Earlier this month, a California assembly committee approved two measures to overhaul the state’s health care system and provide coverage to all residents free of charge.
The fate of the legislation, which would establish a taxpayer-funded system similar to those in the United Kingdom, Canada and Japan, is likely to be closely watched by policymakers in other states and the federal government as consumers in the country deal with ballooning costs and millions of uninsured people.
A single-payer system at the national level was a topic of debate among Democratic presidential candidates in 2020 and support for the idea has increased in recent years.
“California is a big, diverse place. If you can make it work here, you can make it work anywhere,” Jack Needleman, chair of the Department of Health Policy and Management at UCLA’s Fielding School of Public Health, told ABC News.
State leaders on both sides of the aisle, including Democratic Gov. Gavin Newsom, have supported single payer in theory, they haven’t pledged full support for these new bills.
And if the plan does pass, it would require significant tax changes that can only be authorized by a voter referendum, showing up on a ballot in 2024 at the earliest.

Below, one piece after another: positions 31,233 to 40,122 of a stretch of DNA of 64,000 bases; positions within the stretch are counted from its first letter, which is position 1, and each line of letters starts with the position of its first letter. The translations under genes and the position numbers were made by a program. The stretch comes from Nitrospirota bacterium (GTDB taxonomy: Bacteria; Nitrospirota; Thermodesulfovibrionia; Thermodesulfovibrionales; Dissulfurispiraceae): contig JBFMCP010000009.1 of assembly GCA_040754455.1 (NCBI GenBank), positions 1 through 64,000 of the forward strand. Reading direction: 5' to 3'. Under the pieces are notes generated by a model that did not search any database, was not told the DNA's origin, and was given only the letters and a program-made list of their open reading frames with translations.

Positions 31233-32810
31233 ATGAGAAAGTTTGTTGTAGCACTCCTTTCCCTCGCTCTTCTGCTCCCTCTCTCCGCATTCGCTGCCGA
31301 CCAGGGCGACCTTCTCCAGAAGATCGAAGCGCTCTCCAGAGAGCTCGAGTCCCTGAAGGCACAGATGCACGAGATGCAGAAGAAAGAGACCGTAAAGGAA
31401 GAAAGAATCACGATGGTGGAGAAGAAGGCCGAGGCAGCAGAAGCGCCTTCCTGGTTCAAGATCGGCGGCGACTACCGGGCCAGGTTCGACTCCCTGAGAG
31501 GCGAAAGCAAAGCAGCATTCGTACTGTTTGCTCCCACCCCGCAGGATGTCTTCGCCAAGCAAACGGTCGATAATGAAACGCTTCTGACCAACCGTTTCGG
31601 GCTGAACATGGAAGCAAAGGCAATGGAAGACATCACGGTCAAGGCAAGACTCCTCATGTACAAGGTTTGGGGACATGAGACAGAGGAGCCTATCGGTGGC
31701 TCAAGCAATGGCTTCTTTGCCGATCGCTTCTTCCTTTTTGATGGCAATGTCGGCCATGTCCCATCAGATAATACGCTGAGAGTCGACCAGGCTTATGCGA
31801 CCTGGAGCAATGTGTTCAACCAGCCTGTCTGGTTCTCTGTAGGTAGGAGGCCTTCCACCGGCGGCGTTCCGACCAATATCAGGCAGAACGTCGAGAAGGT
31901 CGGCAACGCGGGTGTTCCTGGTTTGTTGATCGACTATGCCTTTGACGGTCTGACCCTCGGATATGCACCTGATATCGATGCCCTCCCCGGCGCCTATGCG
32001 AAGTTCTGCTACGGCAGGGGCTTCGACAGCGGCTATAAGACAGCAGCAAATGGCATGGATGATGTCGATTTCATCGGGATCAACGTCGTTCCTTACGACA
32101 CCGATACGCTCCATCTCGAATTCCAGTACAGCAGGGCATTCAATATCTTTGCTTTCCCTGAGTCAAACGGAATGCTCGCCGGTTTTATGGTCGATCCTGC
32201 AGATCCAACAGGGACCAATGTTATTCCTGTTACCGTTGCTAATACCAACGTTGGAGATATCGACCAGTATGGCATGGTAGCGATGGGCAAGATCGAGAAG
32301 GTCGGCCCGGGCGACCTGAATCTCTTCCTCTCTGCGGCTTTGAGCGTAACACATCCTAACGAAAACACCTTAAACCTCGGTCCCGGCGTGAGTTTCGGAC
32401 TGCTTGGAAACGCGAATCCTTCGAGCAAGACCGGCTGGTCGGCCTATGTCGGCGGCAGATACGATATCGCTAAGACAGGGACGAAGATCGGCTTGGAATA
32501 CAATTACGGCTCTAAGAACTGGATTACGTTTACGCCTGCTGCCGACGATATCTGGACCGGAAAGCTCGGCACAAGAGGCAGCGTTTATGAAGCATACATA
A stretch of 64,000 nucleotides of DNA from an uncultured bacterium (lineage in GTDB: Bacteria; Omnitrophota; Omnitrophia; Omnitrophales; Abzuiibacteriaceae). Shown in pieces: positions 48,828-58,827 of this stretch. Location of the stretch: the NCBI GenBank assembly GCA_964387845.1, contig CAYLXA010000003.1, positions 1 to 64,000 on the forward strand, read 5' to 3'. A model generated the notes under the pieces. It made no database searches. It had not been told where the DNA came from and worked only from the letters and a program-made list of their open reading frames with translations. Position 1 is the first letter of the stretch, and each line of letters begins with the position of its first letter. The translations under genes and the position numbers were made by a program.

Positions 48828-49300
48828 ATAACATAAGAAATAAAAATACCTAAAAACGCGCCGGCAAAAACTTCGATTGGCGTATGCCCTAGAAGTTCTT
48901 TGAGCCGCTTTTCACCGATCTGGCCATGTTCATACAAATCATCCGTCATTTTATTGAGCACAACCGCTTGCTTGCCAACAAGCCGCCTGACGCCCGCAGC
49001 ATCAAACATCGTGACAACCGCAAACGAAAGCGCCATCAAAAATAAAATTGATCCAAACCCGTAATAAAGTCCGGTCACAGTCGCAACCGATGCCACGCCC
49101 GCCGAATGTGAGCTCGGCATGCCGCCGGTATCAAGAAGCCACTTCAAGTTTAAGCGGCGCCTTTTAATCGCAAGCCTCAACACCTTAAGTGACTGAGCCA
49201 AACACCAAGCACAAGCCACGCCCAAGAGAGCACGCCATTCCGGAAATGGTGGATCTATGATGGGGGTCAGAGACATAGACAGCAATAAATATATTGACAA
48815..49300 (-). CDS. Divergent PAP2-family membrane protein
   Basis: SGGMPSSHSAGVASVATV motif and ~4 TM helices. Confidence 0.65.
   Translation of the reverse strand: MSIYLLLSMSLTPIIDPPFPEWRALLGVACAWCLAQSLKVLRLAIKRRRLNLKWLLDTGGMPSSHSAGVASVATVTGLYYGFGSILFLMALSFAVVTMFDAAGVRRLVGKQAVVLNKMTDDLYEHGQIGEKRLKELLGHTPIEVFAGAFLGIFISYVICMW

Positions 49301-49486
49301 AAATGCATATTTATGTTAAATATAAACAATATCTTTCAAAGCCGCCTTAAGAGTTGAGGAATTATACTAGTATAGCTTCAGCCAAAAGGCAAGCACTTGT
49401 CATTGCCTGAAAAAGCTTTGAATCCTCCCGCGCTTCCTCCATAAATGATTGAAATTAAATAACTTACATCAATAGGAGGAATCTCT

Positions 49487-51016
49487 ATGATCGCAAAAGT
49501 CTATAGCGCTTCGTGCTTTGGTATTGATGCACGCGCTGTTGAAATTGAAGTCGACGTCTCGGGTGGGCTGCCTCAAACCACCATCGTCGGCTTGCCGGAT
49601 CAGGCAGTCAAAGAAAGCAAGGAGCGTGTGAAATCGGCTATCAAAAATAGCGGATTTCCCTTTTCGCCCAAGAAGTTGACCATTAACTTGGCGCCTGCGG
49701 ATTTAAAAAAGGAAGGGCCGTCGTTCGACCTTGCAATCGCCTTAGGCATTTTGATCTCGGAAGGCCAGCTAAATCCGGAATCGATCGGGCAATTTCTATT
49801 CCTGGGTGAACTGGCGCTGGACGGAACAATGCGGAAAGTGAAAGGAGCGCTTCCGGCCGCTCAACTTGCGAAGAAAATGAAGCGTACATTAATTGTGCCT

Even if an outcome isn’t reached in the near future, public health experts said the debate could lead to similar bills that close the gap for uninsured Californians.
High interest despite previous failures
This isn’t the first time that a state has attempted a single-payer plan, where all health insurance offerings would be government-administered and available to all.
Vermont enacted a single-payer system in 2011, but it was dissolved three years later because of rising costs and lagging tax revenue. Colorado and Massachusetts also attempted to create a single-payer system, through a voter referendum and state bills, respectively, but neither passed.
Like other states, California is trying to resolve its costly problem of uninsured residents, according to public health experts. A study released last year by the UC Berkeley Labor Center and UCLA Center for Health Policy Research found that 3.2 million Californians, 9.5% of the state’s population, likely would remain uninsured in 2022.
John McDonough, a professor of health policy at the Harvard T.H. Chan School of Public Health, told ABC News that the push for state single-payer programs cooled following Vermont’s failure, but interest from California lawmakers has remained strong even after multiple attempts fizzled.
In 1994, California voters rejected a ballot proposal that would have created a state single-payer system. In 2017, a bill establishing a single-payer system passed in the California state Senate but didn’t get a vote in the assembly